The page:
• they apply existing principles and standards consistently under a single model
  • they would require a “far less disruptive” transition
  • they would allow plan sponsors to handle the transition as an ordinary gain or loss as the next measurement date

“We support the [FASB] Board’s continuing efforts to provide financial statement users with meaningful, reliable, relevant, and useful information,” Kra asserted in his latest missive. “We feel that the [FASB] Board can more effectively improve the quality, consistency and comparability of reported results by issuing an interpretation that builds on existing principles and practices, maintains a unified and coherent defined benefit accounting model, and which is practical, affordable, and easily implemented by plan sponsors.”

Past FASB Actions

In March, the Norwalk, Connecticut-based FASB handed down a partial definition of what constitutes a cash balance plan in a recent project update of its broader review of Financial Accounting Standard Number 87 (FAS 87).  Per the definition, the nation’s accounting rulemakers have determined that fully vested cash balance participants are entitled to their notional account balances – those balances that are not actually realized – as either a lump sum or an actuarially equivalent annuity either immediately or at a future date, FASB said in its “Interpretation of FASB Statement No. 87” (See  FASB Sheds Some Light on FAS 87 ).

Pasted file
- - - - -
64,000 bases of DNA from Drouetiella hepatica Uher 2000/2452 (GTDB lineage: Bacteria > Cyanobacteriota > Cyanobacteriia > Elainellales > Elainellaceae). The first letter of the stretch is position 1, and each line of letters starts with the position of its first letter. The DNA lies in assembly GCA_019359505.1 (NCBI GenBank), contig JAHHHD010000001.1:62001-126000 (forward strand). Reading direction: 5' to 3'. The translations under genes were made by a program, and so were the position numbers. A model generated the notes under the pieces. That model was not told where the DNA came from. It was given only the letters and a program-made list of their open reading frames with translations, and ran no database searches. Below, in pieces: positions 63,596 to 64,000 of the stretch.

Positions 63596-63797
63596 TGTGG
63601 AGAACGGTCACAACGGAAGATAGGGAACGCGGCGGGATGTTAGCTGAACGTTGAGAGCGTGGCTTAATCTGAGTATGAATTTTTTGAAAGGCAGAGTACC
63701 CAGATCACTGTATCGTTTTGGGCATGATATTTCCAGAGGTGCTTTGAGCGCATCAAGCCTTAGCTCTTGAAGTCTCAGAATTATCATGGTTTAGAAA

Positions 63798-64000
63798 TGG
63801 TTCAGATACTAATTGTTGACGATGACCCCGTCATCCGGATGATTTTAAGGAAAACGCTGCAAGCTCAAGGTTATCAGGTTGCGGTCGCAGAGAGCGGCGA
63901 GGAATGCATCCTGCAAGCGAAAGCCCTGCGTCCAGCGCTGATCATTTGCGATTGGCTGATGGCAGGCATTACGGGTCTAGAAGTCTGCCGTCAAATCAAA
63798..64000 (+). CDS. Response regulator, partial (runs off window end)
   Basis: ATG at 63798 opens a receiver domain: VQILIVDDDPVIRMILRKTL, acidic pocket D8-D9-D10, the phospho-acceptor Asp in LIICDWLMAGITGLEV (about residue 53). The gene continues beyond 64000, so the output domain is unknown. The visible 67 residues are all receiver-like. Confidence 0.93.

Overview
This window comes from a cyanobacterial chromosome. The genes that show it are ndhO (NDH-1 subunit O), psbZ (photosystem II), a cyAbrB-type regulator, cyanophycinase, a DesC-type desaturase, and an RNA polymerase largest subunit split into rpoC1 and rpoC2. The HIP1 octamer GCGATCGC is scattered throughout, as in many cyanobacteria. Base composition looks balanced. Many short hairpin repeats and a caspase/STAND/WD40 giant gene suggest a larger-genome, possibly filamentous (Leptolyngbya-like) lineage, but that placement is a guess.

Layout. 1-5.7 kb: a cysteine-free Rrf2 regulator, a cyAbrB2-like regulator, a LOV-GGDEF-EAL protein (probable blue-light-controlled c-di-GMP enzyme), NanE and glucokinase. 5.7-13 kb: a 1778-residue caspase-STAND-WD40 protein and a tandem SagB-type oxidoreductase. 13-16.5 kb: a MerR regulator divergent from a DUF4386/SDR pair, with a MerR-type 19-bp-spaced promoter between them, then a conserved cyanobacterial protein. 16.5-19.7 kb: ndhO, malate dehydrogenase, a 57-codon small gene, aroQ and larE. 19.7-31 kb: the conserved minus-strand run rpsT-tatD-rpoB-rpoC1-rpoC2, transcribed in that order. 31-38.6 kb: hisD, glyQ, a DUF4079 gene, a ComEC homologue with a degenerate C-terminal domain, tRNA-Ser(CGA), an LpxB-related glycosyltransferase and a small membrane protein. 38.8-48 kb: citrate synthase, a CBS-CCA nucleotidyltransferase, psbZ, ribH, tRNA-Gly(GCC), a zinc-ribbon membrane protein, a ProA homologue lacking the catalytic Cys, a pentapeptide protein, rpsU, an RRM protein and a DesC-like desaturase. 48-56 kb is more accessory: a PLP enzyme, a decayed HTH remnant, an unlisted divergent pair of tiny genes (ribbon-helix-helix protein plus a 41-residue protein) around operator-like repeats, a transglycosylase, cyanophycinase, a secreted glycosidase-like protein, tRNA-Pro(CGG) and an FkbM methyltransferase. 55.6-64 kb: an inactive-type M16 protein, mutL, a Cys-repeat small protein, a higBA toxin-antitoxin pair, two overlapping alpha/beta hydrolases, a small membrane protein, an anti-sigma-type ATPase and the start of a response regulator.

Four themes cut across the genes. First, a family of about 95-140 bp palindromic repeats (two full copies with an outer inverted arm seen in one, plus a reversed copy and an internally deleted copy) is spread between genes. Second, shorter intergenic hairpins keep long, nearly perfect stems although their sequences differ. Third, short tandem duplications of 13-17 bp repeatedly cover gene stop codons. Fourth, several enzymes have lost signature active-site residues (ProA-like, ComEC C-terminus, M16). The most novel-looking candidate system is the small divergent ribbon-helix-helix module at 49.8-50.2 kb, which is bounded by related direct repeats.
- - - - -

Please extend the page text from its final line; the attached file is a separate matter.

Conspicuously left out of FASB’s earlier elaboration on cash balance plans is how companies should attribute the cost of benefits earned to periods of service for plans that do not define annual retirement benefits in relation to salary and years of service.  This issue has been brought to the forefront in ongoing court battle over how IBM Corp handled its conversion from a traditional to a cash balance plan (See IBM Cash Balance Judge: Plaintiffs Due Retroactive Benefits ). FASB promises future guidance on the subject as it continues its review of FAS 87.

Going forward, FASB has plans to discuss other cash balance related issues including disclosures, transition, and an effective date at future board meetings.  In the meantime, “Interpretation of FASB Statement No. 87” is available at .  It should be noted that FASB’s Interpretation is merely a summary of Board decisions and does not change current accounting regulations.

Other Cash Balance Controversy

As 2002 drew to a close, the Treasury Department and Internal Revenue Service released new proposed regulations on the application of the pension plan age discrimination rules to cash balance plans and, in the process, have afforded plan sponsors some welcome relief on cash balance conversions (see  Balance Beam ).  However, Congressional Democrats proposed legislation to cut-off the Treasury Department’s proposal at the knees – or more accurately, its pocketbook ( See Emotion Charged Cash Balance Plan Amendment PassesUSHouse ).  The amendment to the Transportation/Treasury Appropriations bill (HR 2989) by US Representative Bernie Sanders (I-Vermont) required that government regulations affecting defined benefit plans comply with the recent Cooper v. IBM Personal Pension Plan .  In the Cooper  ruling, a federal judge ruled that IBM’s cash balance pension plan violates the provisions of Employee Retirement Income Security Act (ERISA) prohibiting age discrimination in retirement programs (See  Murphy’s Law: IBM Loses Cash Balance Ruling ). 

A current update of the project’s status is at For more information about Mercer’s letter, go to .